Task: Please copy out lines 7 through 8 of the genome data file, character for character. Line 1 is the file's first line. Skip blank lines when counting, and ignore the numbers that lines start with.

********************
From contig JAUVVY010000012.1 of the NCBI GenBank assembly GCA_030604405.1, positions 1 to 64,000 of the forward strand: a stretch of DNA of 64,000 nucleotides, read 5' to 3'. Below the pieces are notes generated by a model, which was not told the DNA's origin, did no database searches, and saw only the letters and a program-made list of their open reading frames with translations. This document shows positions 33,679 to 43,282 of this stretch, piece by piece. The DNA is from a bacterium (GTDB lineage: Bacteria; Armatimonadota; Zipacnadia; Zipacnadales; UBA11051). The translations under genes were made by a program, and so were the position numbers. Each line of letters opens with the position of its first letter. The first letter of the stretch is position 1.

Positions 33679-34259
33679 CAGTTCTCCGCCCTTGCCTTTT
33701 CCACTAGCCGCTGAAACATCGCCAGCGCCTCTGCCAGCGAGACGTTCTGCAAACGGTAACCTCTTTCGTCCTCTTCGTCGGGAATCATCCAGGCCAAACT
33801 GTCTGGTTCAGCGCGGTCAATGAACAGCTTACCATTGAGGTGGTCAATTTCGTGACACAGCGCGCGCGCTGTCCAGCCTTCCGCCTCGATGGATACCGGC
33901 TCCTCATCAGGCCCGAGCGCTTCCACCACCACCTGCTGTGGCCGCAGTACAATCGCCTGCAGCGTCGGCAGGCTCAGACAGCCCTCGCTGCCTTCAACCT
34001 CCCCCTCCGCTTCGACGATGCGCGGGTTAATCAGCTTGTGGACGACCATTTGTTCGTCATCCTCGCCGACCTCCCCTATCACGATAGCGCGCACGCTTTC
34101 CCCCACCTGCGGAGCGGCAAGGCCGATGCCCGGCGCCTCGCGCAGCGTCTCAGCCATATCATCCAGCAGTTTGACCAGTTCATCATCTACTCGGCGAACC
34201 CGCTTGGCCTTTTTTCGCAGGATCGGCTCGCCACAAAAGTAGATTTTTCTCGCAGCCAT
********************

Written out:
34001 CCCCCTCCGCTTCGACGATGCGCGGGTTAATCAGCTTGTGGACGACCATTTGTTCGTCATCCTCGCCGACCTCCCCTATCACGATAGCGCGCACGCTTTC
34101 CCCCACCTGCGGAGCGGCAAGGCCGATGCCCGGCGCCTCGCGCAGCGTCTCAGCCATATCATCCAGCAGTTTGACCAGTTCATCATCTACTCGGCGAACC